When you work with an experienced fitter, they’ve gone through this process hundreds – if not thousands – of times. They can easily spot potential “problem areas” in your posture, stance, and build which would produce an ill fit if not accounted for in the measurements and notes that go to the cutter.
You simply can’t get this level of accuracy and expertise by self-measuring or when ordering MTM online… You can get decent results, but often you have to get things re-made or at least altered by your local tailor.
Think you have “weird” proportions? They’re not as weird as you think.
The day of my first appointment, there was a disabled guy who used a wheelchair – about 5’3” when standing – getting measured for a tux (I believe he was a musician and playing in a concert). He couldn’t stand on his own for more than a few minutes at a time. And even when standing, his posture was not fully straight nor upright.
If a fitter can measure a wheelchair-bound man who doesn’t have full use of his legs or the ability to stand straight, you can rest assured you’re in good hands when it comes to your “weird” proportions. A fitter has seen them before and knows how to account for them in their notes to the pattern maker and cutter.
Here are some eye opening insights I learned after being measured by my fitter:
- Since I have flat feet, my normal stance affects my overall posture
- I have a slight case of knock knees
- My hips tend to tilt forward
- My shoulders are not only wide, but rounded and a bit forward
- My left shoulder is 1/4” lower than my right one
None of this is very obvious or noticeable (at least to me). But Adelina, my fitter, saw many of these issues in a split second. And because she’s fitted many people before me, she knew what to look out for and what notes to leave for the cutter so my jacket and trousers fit perfectly.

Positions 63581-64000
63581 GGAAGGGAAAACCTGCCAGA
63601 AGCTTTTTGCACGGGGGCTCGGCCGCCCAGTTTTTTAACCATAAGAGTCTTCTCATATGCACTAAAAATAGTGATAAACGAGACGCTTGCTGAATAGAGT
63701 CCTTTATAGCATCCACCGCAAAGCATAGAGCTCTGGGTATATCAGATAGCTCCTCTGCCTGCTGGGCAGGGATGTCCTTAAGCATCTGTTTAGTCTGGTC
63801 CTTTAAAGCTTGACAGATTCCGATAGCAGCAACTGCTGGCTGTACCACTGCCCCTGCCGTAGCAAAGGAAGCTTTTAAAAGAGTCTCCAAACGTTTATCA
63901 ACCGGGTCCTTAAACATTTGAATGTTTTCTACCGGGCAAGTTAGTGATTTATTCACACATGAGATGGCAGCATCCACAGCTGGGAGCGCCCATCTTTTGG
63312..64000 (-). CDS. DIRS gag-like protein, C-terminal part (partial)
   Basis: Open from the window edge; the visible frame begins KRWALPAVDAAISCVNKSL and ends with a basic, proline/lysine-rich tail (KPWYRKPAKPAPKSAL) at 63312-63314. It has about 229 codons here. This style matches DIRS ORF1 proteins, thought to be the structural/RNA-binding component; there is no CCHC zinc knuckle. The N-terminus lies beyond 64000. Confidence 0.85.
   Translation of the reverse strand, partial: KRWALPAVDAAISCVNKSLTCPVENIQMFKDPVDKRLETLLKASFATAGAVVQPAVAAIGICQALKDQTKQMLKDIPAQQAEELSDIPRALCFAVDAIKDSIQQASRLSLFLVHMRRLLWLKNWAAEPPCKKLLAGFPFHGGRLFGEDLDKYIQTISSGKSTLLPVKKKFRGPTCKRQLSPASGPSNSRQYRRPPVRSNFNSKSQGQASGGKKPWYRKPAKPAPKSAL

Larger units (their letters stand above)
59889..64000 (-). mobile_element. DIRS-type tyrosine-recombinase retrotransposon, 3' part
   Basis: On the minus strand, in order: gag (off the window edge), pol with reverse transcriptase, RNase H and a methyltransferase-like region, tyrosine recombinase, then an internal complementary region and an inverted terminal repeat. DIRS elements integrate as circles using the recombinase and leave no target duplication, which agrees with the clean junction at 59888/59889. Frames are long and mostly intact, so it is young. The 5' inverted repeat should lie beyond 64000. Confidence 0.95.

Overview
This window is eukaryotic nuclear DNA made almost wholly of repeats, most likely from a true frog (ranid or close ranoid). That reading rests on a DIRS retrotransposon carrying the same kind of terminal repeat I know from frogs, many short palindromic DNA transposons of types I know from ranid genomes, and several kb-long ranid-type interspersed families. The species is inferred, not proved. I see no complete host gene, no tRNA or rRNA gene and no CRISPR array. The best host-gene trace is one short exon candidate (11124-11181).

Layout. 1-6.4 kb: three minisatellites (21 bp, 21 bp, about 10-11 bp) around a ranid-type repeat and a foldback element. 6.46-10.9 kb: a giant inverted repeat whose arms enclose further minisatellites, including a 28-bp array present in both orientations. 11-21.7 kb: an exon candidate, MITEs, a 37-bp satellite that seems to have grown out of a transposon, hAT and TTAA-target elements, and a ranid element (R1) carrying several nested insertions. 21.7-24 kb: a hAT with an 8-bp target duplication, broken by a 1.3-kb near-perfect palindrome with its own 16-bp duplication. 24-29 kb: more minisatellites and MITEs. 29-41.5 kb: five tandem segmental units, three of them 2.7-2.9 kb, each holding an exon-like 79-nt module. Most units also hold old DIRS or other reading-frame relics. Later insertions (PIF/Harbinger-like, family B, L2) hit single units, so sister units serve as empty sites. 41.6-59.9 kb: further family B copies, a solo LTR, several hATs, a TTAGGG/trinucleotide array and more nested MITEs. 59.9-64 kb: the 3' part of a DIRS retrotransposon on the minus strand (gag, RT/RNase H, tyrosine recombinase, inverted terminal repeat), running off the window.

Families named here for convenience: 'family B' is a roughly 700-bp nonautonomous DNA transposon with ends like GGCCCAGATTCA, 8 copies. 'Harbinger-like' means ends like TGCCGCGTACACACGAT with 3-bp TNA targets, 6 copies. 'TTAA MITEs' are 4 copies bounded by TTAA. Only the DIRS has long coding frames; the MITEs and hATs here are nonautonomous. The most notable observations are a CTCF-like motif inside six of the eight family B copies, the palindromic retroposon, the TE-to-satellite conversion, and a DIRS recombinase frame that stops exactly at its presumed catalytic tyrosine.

How does my imperfect posture affect the fit of these garments?
So for example, off-the-rack trousers tend to pull at the back of the thighs. This is because of my forward-tilting hips.
To combat this, my fitter made a note that the back panel needs to be slightly higher and the front panel slightly lower. That made the trousers more balanced relative to my natural posture. So even with my tilt, the trousers lay flat and are smooth all the way down the leg with no pulling or wrinkling.
And for my jacket – since I have broad shoulders that hunch forward a bit, and because my left shoulder is 1/4” lower, she noted:
- the jacket will need to be cut to accommodate that small shoulder imbalance,
- a natural shoulder with as little padding as possible will look best (I already knew this, obvs), and
- we can’t go too tight in the chest and shoulders because the jacket will pull at the bicep with any big arm movements.
A Few takeaways from my first in-person custom experience
1.) It’s tough getting custom right when measuring yourself.
Having an experienced fitter measure you > everything else. My fitter has been doing this for decades. Just by observing how I stand and walk, she was able to list the individual fit issues I have with suits, such as:
- fabric pulling behind legs and at crotch seam
- worn out fabric between the legs (aka crotch blowout)
- more room needed for the left leg than the right
- jacket usually too tight in the shoulders
- collar gap
- lapel pop